To create a sense of unexpectedness in a composition, alter the angle of the lens and position of the camera that is directed at the subject to photograph from a different viewpoint. This technique is especially recommended for those who tend to end up with a monotonous composition, such as capturing the subject from a relaxed posture, or from a fixed height when a tripod is used. Changing the angle of the lens or camera naturally results in a different composition. When you are using a wide-angle lens, in particular, adjusting the height by several tens of centimeters would often bring dramatic changes to the final image. Meanwhile, for close-up shots of subjects such as flowers, movement by a few centimeters would result in a completely different composition.
"Choosing the correct angle" adds impact to a photo
Here, I took a shot of a gorilla resting from a telephoto focal length. While the atmosphere is relaxed, the photo merely captured the ambience and environment.
This is another shot of the same gorilla. Simply by changing the shooting position and focal length, the resulting atmosphere turns out dramatically different. I observed its expressions and captured the instant when it put its finger into the mouth.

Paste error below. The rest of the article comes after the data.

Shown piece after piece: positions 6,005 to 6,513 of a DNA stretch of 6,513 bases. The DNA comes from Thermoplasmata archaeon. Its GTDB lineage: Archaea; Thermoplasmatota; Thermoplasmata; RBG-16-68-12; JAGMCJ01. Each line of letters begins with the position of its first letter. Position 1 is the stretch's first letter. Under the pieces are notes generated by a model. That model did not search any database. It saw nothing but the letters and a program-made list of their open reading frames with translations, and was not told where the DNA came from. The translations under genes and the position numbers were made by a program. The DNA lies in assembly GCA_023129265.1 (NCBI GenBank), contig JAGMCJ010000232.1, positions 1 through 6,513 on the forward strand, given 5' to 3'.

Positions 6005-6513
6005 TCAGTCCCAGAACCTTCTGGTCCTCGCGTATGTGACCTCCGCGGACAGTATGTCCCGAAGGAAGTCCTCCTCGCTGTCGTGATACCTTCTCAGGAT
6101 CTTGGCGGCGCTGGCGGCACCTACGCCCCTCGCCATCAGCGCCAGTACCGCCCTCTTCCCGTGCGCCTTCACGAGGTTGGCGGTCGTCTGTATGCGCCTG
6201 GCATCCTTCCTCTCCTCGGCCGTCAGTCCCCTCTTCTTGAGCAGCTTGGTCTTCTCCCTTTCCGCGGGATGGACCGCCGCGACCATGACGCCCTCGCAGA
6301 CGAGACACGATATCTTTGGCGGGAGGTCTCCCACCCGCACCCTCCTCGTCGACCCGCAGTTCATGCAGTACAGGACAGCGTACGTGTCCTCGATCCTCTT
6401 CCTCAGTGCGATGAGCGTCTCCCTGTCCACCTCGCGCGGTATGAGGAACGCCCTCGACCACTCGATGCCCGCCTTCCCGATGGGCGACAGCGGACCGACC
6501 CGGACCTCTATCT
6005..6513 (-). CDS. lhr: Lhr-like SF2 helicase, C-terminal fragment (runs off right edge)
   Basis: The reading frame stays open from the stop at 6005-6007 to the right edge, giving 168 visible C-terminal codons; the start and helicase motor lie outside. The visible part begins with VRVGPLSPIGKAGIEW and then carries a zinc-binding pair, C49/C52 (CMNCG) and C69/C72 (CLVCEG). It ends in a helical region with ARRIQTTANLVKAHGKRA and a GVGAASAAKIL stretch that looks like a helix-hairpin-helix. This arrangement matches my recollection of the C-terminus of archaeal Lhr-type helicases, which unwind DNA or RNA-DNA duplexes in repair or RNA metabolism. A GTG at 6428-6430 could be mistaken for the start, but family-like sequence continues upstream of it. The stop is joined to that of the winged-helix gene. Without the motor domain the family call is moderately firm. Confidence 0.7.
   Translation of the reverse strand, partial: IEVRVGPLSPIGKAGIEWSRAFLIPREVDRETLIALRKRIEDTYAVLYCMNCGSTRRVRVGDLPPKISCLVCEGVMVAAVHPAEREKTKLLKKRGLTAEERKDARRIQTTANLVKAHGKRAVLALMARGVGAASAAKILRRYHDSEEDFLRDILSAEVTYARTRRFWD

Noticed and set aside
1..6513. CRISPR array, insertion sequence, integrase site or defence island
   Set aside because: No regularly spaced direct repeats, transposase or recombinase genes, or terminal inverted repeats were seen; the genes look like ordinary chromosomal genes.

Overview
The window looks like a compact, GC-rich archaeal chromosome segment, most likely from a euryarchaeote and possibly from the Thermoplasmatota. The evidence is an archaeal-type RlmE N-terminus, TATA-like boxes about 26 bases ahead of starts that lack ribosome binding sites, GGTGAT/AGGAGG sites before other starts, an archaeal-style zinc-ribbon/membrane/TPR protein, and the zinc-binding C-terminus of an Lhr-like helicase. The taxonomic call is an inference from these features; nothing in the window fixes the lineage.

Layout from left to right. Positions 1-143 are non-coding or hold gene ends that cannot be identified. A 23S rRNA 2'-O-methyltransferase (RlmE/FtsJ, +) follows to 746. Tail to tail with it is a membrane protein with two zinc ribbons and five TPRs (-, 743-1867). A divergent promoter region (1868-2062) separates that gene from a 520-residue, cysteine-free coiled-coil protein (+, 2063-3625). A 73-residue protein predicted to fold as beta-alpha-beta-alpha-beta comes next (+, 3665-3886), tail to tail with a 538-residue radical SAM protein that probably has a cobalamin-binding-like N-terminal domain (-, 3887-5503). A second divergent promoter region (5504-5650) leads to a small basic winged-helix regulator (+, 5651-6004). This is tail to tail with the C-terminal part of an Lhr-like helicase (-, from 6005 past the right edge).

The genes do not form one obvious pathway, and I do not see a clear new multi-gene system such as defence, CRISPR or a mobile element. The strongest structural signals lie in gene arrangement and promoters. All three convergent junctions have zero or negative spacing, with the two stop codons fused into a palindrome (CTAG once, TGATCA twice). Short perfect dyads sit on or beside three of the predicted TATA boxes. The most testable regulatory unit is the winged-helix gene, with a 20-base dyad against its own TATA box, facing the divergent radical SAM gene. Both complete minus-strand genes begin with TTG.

In this shot, I positioned two chimpanzees on the left and right to make them seem like a couple. Here, I determined the composition while imagining what a third party would feel when s/he saw this image.
Subtract elements to define the main theme
Whenever a shot is taken hastily, or when you fail to check the composition through the viewfinder, unwanted objects are often captured in the resulting photo. This is particularly so in the peripheral areas of the image, and when the viewfinder coverage of the camera is less than 100%. "Subtraction" is a technique to omit unwanted elements from the composition. To do so, start by checking the image on the rear LCD monitor after releasing the shutter. Next, eliminate elements from the composition according to your intended image, followed by taking another shot. Cultivate the habit to always recompose a shot.
Bring out the main theme with a simple composition
A shot of a lakeside surrounded by verdant green. The left example provides a clear depiction of the environment, while unwanted elements have been removed in the example on the right, which results in a composition that effectively emphasizes the trees, which are the main theme.
The left example is a "greedy" composition that attempts to capture everything that is in view from the shooting position. However, doing so causes the photographic intention to become vague. In contrast, the intention is clear in the right shot when the background is omitted.
Born in 1956, Tanaka is one of the rare photographers who produce works across a wide variety of genres from an original perspective. These genres range from objects in our daily lives, such as insects and flowers, to landscapes, skyscapes, and celestial bodies. Besides photography, Tanaka has also developed his own approach in post processes including retouch and printing.